Stars of the Big Dipper (the seven bright stars of constellation Ursa Major) and bright star Arcturus in Bootes (left) are photographed above the ruins of Persepolis, a 2500-year old World Heritage Site of ancient Persian palaces and temples near Shiraz in southern Iran. Seen in this view is the Gate of all Nations, with a pair of Lamassus, bulls with the heads of bearded men, stand by to reflect the Empires power. Persepolis was the ceremonial capital of the Persian Empire during the Achaemenid dynasty. To the ancient Persians, the city was known as Prsa, which means "The City of Persians". Persepolis is the Greek interpretation of the name which means Persian city. At the height of its power, the Achaemenid Empire encompassed about 7.7 million square kilometers and spanned three continents, as far west as Libya to nearly all Middle East, and to Central Asia. The glory of Persepolis ended with invasion of Alexander's army in 330 BC through the Royal Road of Persian Empire. After several months of stay in the Persian City, Alexander allowed his troops to loot and burn Persepolis. Amir Abolfath - Torgheh.ir/en
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1344. pcola57


Woods Hole Oceanographic Institution Image of the day

Raking Them In - December 22, 2013



Dr. Geir Huse, of the Norway-based Institute of Marine Research, collected fish brought aboard the Norwegian research ship G.O. Sars while a crew member looked on. Huse used the MULTPELT (Multipurpose Pelagic Ecosystem Trawl) net during an early summer cruise from Norway to Iceland, Greenland and back. WHOI scientists Peter Wiebe, Cabell Davis, and graduate student Melissa Patrician participated on the cruise, which was part of the EURO-BASIN (Basin-scale Analysis, Synthesis & Integration) study, an international effort to understand how climate changes impact ecosystems in the North Atlantic. (Photo by Peter Wiebe, Woods Hole Oceanographic Institution)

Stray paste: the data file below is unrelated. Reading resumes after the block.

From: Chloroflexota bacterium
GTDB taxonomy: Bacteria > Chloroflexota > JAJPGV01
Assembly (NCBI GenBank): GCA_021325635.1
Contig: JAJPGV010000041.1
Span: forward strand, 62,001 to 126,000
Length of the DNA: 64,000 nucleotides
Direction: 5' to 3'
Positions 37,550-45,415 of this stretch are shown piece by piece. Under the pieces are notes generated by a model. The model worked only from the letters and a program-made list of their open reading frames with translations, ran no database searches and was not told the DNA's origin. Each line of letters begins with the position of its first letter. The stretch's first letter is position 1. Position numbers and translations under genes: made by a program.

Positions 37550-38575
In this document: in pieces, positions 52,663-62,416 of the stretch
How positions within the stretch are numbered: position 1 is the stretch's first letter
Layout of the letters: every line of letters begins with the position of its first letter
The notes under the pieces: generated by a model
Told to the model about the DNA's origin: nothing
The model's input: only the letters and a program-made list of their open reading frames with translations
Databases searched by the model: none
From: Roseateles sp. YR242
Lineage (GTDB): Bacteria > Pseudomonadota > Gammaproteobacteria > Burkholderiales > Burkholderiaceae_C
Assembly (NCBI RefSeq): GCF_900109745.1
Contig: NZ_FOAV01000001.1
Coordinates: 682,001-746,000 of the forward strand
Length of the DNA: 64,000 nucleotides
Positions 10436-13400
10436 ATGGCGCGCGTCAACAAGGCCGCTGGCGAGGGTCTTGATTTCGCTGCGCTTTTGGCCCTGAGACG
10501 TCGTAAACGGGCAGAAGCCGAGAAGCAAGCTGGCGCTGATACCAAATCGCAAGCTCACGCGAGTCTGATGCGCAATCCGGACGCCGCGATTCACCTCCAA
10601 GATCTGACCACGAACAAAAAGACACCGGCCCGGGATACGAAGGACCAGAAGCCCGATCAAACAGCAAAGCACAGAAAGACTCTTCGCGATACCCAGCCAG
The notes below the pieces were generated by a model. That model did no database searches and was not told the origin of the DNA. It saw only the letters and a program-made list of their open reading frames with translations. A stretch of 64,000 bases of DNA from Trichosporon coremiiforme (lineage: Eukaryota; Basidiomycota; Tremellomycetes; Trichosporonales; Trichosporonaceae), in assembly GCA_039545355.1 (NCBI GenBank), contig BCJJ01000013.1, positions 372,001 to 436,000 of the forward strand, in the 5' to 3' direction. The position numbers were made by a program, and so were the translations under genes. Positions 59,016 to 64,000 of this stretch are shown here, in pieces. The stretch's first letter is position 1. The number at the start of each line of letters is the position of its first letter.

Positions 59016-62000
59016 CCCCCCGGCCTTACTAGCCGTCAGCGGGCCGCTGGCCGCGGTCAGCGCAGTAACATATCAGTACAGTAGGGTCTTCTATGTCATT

Member Since: August 13, 2009 Posts: 13 Comments: 7058
1343. pcola57


National Geographic Image of the day


Frosted Tamarack Swamp - December 22, 2013



Photograph by Adam Dorn

This Month in Photo of the Day: National Geographic Photo Contest Images

I had scouted out a few places for an early morning shoot in the tamarack swamps of Wisconsin. I searched and searched until I found this scene. With the sun barely breaking through the fog rising from the melting frost, the light lit up the tamarack in front of this ditch. The ditch faded into the mist, while the frost captured the early morning rays as everything glinted like it was covered in diamonds. I absolutely fell in love with the mood that this scene created. Just a few moments later, the sun rose high in the sky and melted all the frost, causing the scene to completely change.
Member Since: August 13, 2009 Posts: 13 Comments: 7058
1342. pcola57


Astronomy Picture of the Day

Tutulemma: Solar Eclipse Analemma - 2013 December 22